It was her sanctuary, a place to live and a place to paint. Its significance to Olley’s life and work led to the room’s re-creation in the Margaret Olley Art Centre at Tweed Regional Gallery.

MOAC Curator and collections manager Ingrid Hedgcock said ‘Olley’s depictions of the room are imbued with warmth, optimism and a sense of generosity that invite you into her home.

‘They illustrate her fascination for the changing qualities of light, as she painted the room at different times of day. They also display her characteristic choreography of everyday objects in and around the room,’ Ms Hedgcock said.

The paintings in the new exhibition are complemented by preparatory sketches and unfinished boards. The unfinished boards are at various stages of progress, so they reveal the layers of paint and colour that Olley worked through on the way to a finished work.

A gallery spokesperson said Olley’s process and approach to painting is also the inspiration for a new interactive digital painting program at MOAC that allows visitors to create their own artwork.

The interactive program allows the mixing of colours on a screen, simulating the process Olley undertook by mixing oil paint on board.

The exhibition has been compiled with support from Philip Bacon Galleries and generosity of private lenders.

During an address at Saturday’s function, Margaret Olley Estate co-executor Philip Bacon AM announced the estate would soon be donating 143 unfinished paintings by the late artist to Tweed Regional Gallery and MOAC.

Support The Echo

Keeping the community together and the community voice loud and clear is what The Echo is about. More than ever we need your help to keep this voice alive and thriving in the community.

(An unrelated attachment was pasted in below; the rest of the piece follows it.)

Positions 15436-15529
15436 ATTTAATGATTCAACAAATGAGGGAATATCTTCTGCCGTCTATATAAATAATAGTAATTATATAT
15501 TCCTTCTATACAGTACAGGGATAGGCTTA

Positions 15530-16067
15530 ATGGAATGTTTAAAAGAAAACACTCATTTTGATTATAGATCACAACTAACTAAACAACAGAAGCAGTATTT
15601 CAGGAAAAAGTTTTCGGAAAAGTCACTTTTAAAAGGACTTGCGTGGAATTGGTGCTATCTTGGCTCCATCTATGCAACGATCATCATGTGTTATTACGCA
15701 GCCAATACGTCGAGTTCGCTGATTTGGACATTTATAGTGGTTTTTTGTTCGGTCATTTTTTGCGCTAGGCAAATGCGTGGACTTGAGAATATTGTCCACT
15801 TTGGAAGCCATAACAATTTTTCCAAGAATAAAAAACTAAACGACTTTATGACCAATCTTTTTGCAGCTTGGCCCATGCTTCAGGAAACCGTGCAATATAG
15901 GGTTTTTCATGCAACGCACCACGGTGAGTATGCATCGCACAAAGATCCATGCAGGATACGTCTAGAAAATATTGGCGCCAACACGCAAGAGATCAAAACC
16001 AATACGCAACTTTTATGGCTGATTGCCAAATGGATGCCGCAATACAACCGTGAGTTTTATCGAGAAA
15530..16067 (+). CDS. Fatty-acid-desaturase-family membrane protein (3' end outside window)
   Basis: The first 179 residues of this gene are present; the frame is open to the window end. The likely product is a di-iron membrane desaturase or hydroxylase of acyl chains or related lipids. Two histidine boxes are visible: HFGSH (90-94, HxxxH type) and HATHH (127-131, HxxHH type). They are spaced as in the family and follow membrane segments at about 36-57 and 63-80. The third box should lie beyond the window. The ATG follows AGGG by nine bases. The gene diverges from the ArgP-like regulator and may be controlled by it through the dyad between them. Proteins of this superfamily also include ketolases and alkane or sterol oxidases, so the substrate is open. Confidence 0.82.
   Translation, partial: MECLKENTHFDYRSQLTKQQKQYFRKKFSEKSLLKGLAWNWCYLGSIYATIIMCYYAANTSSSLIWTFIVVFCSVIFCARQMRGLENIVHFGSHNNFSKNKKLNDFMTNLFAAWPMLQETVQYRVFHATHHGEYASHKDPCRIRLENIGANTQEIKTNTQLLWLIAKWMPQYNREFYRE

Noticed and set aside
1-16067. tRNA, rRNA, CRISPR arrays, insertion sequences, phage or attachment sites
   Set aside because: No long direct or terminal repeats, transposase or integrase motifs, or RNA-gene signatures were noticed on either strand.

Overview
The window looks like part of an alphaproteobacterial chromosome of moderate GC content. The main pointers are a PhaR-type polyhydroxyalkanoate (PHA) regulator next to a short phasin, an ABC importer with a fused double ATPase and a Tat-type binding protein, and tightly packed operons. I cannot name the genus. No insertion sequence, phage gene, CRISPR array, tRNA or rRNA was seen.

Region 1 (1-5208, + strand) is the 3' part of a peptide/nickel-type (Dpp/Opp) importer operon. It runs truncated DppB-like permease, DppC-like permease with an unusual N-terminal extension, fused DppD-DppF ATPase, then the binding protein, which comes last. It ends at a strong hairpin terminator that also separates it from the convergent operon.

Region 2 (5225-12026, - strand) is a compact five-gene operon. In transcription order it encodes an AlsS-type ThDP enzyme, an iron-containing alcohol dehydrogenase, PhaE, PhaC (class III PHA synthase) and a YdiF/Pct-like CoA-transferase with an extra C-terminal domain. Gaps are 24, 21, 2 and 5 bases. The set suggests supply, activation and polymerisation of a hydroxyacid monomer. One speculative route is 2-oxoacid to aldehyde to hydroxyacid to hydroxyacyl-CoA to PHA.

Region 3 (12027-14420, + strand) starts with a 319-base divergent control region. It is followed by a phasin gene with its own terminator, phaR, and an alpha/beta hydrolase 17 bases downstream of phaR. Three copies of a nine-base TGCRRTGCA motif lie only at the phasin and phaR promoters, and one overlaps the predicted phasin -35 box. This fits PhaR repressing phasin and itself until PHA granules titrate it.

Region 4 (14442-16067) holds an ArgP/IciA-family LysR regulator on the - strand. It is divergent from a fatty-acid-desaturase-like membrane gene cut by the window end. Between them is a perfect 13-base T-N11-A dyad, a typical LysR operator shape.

Like all businesses we are struggling to keep food on the table of all our local and hard working journalists, artists, sales, delivery and drudges who keep the news coming out to you both in the newspaper and online. If you can spare a few dollars a week – or maybe more – we would appreciate all the support you are able to give to keep the voice of independent, local journalism alive.


Please enter your comment!
Please enter your name here

Greater Sydney goes into COVID related lockdown

NSW Premier Gladys Berejiklian has just announced that greater Sydney area will go into lockdown until next Monday.

Board defends its management of Mullum Rural Co-op

The issue of potential fraud and financial mismanagement was a key part of the response from Mullumbimby Rural Co-op board, and Chair Ross Tucker,...

An operetta and children’s theatre for NORPA

NOPRA has announced recipients of the theatre company’s two artist residencies.

Dam doesn’t give a damn about koalas

The proposed Dunoon Dam is still a possibility, though it has been voted against twice by the members of Rous County Council. Now information has emerged which presents another reason to shut down the threat of the dam once and for all.